It is exciting and important to have your first prenatal care visit. Your maternity care provider should be consulted monthly to make sure you and your baby are happy and healthy throughout your pregnancy. Prenatal visits are recommended for women who have fewer complications during pregnancy and labor. You’ll also gain valuable insights into your body and that of your baby month-to-month. Additionally, you will receive nutrition and lifestyle tips to improve your physical comfort and your overall health.
These prenatal visits are a great way to get to know the doctor who will be available when you’re ready to give birth.
A Prenatal Appointment is a Typical First Prenatal Visit.
Your doctor will first want to confirm that you are pregnant. Although home pregnancy tests can be very accurate, we still need our proof. Our urine and blood tests can rule out certain physiologic or hormonal conditions that could cause fake positives.
Pregnancy care visits are scheduled at eight weeks in most cases. However, pre-existing conditions might mean that we may schedule you sooner. Most cases are around the 8-week mark by the time you find out that you are pregnant.
Your visits will be continued if you feel 100% at ease with your OB/GYN. If you’re not comfortable with your OB/GYN or are looking for the right person for you during your pregnancy, labor, and delivery, these prenatal visits should be considered “interviews”. If natural labor and delivery are important to your health, you should look into the rates of interventions and C section rates at your healthcare provider to see if they have similar philosophies.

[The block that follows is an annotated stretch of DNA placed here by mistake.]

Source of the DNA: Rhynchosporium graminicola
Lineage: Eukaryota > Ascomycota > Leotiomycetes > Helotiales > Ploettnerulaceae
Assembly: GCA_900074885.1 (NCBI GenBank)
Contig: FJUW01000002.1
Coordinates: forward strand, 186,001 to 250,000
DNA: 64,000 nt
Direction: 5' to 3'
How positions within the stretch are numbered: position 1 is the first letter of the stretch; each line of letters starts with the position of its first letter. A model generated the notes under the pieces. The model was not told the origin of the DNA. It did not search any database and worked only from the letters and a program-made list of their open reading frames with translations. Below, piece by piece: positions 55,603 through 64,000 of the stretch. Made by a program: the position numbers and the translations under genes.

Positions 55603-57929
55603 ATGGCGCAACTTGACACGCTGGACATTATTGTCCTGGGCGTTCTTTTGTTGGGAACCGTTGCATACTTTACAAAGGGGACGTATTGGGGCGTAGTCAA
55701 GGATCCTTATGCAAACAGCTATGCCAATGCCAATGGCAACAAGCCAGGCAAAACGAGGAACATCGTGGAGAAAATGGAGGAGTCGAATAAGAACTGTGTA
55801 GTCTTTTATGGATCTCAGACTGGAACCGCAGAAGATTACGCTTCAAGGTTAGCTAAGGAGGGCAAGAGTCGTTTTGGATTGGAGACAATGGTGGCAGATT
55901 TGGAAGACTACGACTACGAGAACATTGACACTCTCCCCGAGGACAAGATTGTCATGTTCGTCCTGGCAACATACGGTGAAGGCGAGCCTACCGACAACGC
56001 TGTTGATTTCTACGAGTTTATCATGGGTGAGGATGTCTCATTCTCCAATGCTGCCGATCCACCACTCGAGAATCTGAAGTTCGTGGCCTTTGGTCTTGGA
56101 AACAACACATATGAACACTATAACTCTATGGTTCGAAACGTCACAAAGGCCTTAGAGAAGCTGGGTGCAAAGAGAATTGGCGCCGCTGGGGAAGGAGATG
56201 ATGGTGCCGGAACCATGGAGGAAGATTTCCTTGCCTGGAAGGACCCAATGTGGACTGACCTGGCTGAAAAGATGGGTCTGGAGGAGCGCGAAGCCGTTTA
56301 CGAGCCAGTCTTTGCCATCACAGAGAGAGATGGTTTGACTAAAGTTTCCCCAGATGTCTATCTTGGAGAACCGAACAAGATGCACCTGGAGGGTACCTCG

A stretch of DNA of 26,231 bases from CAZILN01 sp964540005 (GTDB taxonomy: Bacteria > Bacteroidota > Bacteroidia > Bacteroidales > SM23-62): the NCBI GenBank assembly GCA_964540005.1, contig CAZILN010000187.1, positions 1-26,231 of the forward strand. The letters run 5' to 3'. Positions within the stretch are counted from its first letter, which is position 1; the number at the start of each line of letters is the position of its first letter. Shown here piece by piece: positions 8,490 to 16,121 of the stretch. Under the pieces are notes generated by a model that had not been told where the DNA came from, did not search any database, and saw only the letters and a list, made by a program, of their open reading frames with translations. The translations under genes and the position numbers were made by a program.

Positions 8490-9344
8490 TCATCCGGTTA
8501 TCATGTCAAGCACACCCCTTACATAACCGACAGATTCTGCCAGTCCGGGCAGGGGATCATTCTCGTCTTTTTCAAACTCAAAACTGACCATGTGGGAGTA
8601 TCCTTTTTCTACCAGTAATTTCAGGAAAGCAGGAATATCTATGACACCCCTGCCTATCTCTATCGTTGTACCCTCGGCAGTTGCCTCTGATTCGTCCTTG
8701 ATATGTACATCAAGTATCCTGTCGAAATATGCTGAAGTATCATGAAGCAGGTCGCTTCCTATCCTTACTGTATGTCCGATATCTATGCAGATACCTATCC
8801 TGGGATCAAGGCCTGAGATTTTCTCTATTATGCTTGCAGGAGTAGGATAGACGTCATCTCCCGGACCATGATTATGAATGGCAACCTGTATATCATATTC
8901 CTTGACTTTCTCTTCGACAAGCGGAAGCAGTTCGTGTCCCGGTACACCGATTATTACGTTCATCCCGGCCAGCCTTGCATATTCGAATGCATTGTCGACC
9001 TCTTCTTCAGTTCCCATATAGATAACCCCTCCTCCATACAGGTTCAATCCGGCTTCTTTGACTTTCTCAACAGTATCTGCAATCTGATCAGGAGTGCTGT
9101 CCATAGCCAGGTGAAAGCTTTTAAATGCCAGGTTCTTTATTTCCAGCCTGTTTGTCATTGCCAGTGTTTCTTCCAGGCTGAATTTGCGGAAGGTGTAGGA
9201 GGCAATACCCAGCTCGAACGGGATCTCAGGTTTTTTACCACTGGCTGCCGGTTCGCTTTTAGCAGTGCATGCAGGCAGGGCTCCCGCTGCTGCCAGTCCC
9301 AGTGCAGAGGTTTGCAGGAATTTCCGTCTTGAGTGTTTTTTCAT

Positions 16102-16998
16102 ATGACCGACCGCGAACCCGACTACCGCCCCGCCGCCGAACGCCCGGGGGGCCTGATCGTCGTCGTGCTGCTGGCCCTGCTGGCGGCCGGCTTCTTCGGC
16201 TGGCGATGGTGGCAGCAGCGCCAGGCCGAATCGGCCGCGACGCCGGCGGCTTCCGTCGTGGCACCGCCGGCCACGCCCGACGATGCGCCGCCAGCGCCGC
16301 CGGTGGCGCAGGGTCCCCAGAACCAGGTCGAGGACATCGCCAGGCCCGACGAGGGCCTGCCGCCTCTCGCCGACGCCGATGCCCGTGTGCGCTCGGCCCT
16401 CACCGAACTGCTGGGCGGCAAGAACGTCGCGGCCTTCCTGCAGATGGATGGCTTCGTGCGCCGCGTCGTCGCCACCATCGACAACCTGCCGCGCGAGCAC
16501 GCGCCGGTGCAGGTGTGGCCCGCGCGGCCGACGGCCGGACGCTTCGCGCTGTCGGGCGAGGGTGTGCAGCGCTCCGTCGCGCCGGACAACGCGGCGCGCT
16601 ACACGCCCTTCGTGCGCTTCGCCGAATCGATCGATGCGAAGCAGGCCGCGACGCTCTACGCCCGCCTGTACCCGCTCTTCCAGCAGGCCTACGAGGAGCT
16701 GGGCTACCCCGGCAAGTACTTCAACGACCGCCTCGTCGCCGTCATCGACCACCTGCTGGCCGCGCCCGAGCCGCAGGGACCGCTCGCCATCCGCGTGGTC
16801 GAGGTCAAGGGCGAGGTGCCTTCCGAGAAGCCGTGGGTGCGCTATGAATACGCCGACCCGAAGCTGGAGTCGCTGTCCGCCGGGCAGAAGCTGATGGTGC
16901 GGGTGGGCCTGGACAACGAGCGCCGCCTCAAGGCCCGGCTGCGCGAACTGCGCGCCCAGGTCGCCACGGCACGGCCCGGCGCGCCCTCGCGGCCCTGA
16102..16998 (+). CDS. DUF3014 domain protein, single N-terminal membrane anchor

These are some things to expect when you visit for the first time.
Tests. A urine and blood sample will be required. We want to confirm your pregnancy and verify your health. These include:
- Blood counts
- Blood type and Rh factor
- Screens to display various diseases antigens and genetically related medical conditions
- Based on your medical history, You may need to have specific tests
Your medical history, vaccination records, and family history will all be important to your doctor. Your doctor may want to learn more about you and your family’s history, especially if this is your first child.
Physical exam. As your uterus grows, this part becomes more enjoyable. You can see the numbers and figures attached. The physical exam will be gentler. The doctor will gently palpate your abdomen and take some measurements to track fetal growth. If you haven’t had one in a while, she may perform a pap test. She may want to test for chlamydia or gonorrhea depending on your medical history and lifestyle.
Your doctor or midwife will speak to you and treat you as if you were a patient. This is a great indicator of the quality of care you’ll get when you give birth. You should feel that you are not getting the care you deserve now. It’s time for you to start looking for the right womens care NJ for your entire pregnancy and birth.
Information. You can share your feelings and get advice from your doctor.
She will teach you about nutrition and pregnancy, as well as what foods to avoid. You may be recommended or prescribed prenatal supplements. A warning may be given about miscarriages and the causes. You will also be given information on what to do if you notice something amiss. She will discuss your exercise routine and make suggestions if necessary. This is especially important as you get closer to the end of your pregnancy.